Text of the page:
Biofuels took a step away from the limelight in 2010, replaced by the buzz surrounding electric vehicles. But there were still a variety of policy decisions, and economic milestones that made the sector interesting in 2010.
It’s no secret that the corn ethanol industry is an unsustainable business — economically and environmentally — but yet the industry’s tax credits and import tariffs were once again extended. At the same time cellulosic ethanol, yet again, didn’t meet the EPA’s projections for the biofuel mandate. At the same time, next-gen biofuel firm Amyris debuted on the public markets, and didn’t fare too shabbily. Here’s 2010 in biofuels:
1. Cellulosic ethanol, stalled, again. The Environmental Protection Agency had to once again scale back its biofuel mandates, partly because the EPA found in its final rulemaking that cellulosic ethanol companies in the U.S. would not be able to produce the projected amount. Originally the mandate called for 100 million gallons of cellulosic ethanol to be produced in 2010, but companies have produced basically none. For 2011 the EPA projects that five companies — Range Fuels, DuPont Danisco, Fiberight, KL Energy, and KiOR — will only be able to produce 6 million cellulosic ethanol-equivalent gallons.
2. Will cellulosic ethanol grow in 2012? At the same time that the EPA scaled back the 2011 cellulosic ethanol projects, the fed group said that in 2012 it thought many more companies, including 20 plants, could produce potentially 300 million gallons of cellulosic ethanol in 2012. Is the EPA being misled, yet again, by too-eager, too-ambitious companies? I guess we’ll see in another two years. Remember the EPA did keep beleaguered, infamous Cello Energy in its 2010 cellulosic projections up until quite recently … after it went bankrupt.
3. Waste to biofuel. Is the answer to making biofuels sustainable, trash? I saw an emergence of interest in waste-to-energy operations in 2010. Massive trash company Waste Management invested in cellulosic ethanol startup Enerkem, which gasifies various forms of waste — everything from old telephone poles to mixed municipal garbage — then turns it into syngas and then various fuels. The tiny city of Kristianstad, Sweden has remade itself around extracting biogas from waste, then using that biogas for municipal vehicles. One of the few companies that will produce cellulosic ethanol to meet the EPA mandate is Fiberight, which has a process for separating waste streams and producing biofuels.
4. Biofuel IPOs, not so bad. Given the biofuel market has taken a backseat to EVs, I was surprised by the moderate success of at least one biofuel IPO in 2010. Synthetic biology biofuel company Amyris debuted on the NASDAQ in late September, and though it priced below expectations at $16 per share, its shares jumped to as high as $17.42 on the first day of trading, and are now trading at around $27. Didn’t see that coming, but it’s good news for Amyris’ investors, which include Kleiner Perkins, Khosla Ventures, and Advanced Equities. Gevo, which is backed by Khosla Ventures and Richard Branson’s Virgin Green Fund among others, also filed for a $150 million IPO in August.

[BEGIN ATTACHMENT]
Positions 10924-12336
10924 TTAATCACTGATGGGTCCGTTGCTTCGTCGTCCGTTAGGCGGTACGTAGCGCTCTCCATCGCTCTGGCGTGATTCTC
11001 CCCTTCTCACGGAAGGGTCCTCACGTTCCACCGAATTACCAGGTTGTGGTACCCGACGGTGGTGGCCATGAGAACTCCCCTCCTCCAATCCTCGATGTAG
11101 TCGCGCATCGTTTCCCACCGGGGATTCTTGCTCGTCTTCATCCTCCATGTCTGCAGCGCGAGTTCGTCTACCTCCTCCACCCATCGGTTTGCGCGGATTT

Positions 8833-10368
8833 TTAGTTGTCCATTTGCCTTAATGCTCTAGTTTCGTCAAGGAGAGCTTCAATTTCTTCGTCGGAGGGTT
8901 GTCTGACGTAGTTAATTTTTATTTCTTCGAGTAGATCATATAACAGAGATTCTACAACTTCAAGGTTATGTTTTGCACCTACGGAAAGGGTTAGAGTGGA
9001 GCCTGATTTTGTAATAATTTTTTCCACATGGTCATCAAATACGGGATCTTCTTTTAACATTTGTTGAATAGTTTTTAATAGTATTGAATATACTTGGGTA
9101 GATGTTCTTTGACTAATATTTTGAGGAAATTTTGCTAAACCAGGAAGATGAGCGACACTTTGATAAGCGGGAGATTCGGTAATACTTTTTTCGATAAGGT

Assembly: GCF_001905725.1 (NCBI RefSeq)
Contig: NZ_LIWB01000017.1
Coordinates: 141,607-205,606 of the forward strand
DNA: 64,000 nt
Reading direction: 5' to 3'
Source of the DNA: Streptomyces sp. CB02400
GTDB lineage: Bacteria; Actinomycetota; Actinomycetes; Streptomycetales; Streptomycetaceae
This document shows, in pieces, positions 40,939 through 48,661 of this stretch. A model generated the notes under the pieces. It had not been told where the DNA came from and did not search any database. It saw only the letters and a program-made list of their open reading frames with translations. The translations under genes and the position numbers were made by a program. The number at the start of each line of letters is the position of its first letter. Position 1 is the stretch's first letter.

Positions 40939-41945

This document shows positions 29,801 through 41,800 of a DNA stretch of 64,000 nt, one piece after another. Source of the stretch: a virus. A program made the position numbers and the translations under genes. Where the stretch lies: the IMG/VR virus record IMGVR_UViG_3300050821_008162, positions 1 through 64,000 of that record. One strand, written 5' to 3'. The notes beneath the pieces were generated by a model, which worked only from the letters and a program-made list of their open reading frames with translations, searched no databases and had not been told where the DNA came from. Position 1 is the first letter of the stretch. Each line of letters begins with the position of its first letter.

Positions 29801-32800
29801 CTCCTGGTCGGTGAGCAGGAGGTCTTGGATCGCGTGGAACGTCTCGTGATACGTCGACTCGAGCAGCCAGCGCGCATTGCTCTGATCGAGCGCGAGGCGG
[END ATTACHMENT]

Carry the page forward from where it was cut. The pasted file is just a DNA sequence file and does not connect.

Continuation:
5. Crunch time for capital-intensive, next-gen biofuel. Next-gen biofuel companies that aren’t financially solid enough to IPO, but need financing to build plants and commercialize, struggled to raise funding from private investors in 2010, and in 2011, will continue to do so. Synthetic biology biofuel startup LS9 just raised $30 million from BlackRock, and KiOR upped its funding to a whopping $110 million this summer from backers including Khosla Ventures. These types of companies will need a lot of money to commercialize their tech, and if they don’t get it, expect some to go bust in 2011.
6. Corn ethanol still hanging on. Even Al Gore has admitted that supporting corn ethanol was not a good policy, but the corn ethanol lobby still wields power on the Hill. Earlier this month, Obama extended an important tax credit that has been supporting corn ethanol, despite the fact that a good portion of corn ethanol is reportedly being exported outside of the U.S.
7. Khosla as biofuel baron. The venture firm behind a significant portion of next-gen biofuel investments is Khosla Ventures, Vinod Khosla’s fund. Khosla Ventures backed Amyris, Gevo, KiOR, and LS9.
Biofuels have their place, especially as a stopgap fuel source as we gradually wean the world off fossil fuels. Ideally, biofuel crops should be able to grow on marginal land and require little water and fertilizer. If the energy input for a biofuel crop equals or exceeds the energy output potential, it obviously should not be grown. Jatropha is seen to be a potentially good candidate but already controversy surrounds jatropha cultivation in some parts of Africa where it is being planted instead of food crops. There are many pros and cons of biofuels which must be carefully considered in specific circumstances.
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